Country music icon Dolly Parton is extending warm welcomes to supporters of her Imagination Library, a philanthropic program that mails one book a month to each enrolled child under the age of five. In words and deeds, the singer–songwriter and author of Behind the Seams: My Life in Rhinestones (Ten Speed Press, Oct. 23) is boosting literacy and, at a politically fractured time, a message of nonpartisan unity.

On August 9, Parton paid a virtual visit to an Alabama launch event, cheering Gov. Kay Ivey’s intention to expand the Imagination Library across all 67 Alabama counties. On August 14, Parton visited Kansas Gov. Laura Kelly at an event celebrating that state’s implementation of the program. And on August 15, Parton represented the charitable organization with a stop at the Pantages Theater in Tacoma, Wash., appearing with state leaders and performing her songs “Coat of Many Colors” and “Try” to a sequin–spangled Pacific Northwest crowd.

At the Washington event, Parton joined Lt. Gov. Denny Heck onstage as Heck announced that 65,000 children already were enrolled in the Imagination Library statewide. (Gov. Jay Inslee was not in attendance, but his spouse Trudi Inslee was in the audience, as was U.S. Rep. Derek Kilmer.) Parton then spoke with State Superintendent Chris Reykdal about traveling to represent her organization.

“I came all the way here because I'm very, very proud of the Imagination Library,” she said, which connects with children “from the time they're born. They get a book in the mail, once a month, with their little name on it. You remember the first time you ever got piece of mail with your name on it? It was special, right? When they get old enough to wait for that [book] in the mailbox, they're going to make somebody sit down with them and read it. It instills a love for reading.”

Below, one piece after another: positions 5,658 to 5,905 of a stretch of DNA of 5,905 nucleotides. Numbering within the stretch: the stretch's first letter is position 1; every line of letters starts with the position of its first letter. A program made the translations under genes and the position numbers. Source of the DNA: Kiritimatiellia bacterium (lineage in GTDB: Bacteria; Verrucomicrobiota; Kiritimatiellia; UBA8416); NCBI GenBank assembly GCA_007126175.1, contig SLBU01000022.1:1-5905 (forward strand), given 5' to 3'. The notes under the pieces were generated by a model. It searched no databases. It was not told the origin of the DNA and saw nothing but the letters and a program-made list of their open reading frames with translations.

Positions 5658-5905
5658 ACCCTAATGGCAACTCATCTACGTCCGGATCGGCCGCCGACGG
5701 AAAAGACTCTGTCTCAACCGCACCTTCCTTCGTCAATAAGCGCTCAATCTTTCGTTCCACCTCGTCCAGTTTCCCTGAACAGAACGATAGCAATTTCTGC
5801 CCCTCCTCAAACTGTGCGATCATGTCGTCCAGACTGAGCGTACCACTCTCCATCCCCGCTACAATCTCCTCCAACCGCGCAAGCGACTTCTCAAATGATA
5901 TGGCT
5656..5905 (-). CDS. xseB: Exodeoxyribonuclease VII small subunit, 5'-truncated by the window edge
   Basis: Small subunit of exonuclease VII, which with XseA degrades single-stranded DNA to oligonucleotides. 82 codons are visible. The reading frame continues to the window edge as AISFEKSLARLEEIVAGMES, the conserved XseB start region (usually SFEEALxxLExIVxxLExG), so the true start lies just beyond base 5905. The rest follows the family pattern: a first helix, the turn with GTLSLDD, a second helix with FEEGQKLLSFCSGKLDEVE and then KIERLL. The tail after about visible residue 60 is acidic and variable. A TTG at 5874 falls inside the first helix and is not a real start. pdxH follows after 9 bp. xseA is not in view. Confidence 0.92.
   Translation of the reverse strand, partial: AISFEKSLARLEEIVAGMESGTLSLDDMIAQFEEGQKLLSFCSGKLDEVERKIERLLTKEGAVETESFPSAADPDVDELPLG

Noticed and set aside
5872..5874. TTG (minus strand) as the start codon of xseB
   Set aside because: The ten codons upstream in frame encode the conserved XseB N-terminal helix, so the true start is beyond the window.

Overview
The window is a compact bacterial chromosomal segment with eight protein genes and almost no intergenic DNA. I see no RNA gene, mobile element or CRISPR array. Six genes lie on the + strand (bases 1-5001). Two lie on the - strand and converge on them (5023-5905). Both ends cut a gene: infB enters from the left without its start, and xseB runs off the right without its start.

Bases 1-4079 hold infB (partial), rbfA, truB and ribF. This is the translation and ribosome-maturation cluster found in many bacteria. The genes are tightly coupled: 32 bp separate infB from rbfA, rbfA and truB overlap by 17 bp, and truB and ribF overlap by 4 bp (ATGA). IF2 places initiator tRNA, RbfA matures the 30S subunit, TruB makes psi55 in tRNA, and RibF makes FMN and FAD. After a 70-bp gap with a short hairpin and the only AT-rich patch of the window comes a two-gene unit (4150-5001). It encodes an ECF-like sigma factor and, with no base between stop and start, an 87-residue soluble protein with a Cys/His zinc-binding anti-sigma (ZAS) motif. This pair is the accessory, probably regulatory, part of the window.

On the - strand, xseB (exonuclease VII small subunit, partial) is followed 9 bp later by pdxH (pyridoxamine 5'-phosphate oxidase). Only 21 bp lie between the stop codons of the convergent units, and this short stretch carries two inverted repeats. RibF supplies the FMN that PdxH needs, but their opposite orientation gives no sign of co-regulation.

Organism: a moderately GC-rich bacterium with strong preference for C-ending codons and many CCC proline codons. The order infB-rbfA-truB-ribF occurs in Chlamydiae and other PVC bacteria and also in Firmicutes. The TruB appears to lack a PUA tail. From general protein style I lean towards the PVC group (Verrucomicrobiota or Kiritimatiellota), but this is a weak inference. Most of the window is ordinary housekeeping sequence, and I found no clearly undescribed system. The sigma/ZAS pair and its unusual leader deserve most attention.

Washington state announced plans to grow the Imagination Library program statewide in March 2022, with support from the United Ways of the Pacific Northwest, and Parton’s visit was a culmination of that effort. “We did something remarkable for Washington’s learners together,” Imagination Library Washington executive director Brooke Fisher-Clark told the approximately 800 people in attendance, calling the Imagination Library expansion “a milestone” for “all 455,000 early learners” in the state. Washington State House Rep. Monica Stonier said the program had “bipartisan support, which is good for the state and good for our futures as well.”

Parton too called for "a little more kindness" and a spirit of "common decency—it's about respect, and listening, and being compassionate," whatever one's political orientation.

Reaching Readers in Red and Blue States

Parton established the Imagination Library in her home state of Tennessee through her Dollywood Foundation in 1995 and scaled up to a national launch in 2000. Tennessee was the first state to adopt the program statewide in 2004. Today, the Imagination Library offers 11 statewide programs (in addition to many smaller community–level affiliates), and its positive reception across locations as diverse as Arkansas, California, Montana, and Ohio suggests Parton is bridging blue– and red–identified populations. The program has distributed upwards of 213,000,000 books to young readers in the U.S., Canada, U.K., Republic of Ireland, and Australia.

The Dollywood Foundation selects the books, coordinates and negotiates monthly book orders and fulfillment, and covers overhead and administrative costs, while community affiliates promote the program, enroll children, and pay an average $2.20 per child per month toward wholesale books and mailings. Penguin Random House is the exclusive publisher for the Imagination Library, and all PRH children’s books are under consideration by the program’s selection committee.

This latest expansion of the Imagination Library comes several months after Parton accepted the 2022 Bezos Courage and Civility Award, a $100 million donation from Amazon’s Jeff Bezos that Parton said came as a surprise. The funds must go to charitable organizations and must be spent in 10 years.

With characteristic charm, Parton explained that Bezos felt she’d “spend it wisely.” She declared her intent to “go worldwide and get more books in the hands of children,” as well as support organizations that are working on behalf of children and seniors, her favorite causes. “I do a lot of things, but I don’t think I’ll do anything more personal and important than this” philanthropic effort, Parton said. “In all my charity work, I let my heart lead me.”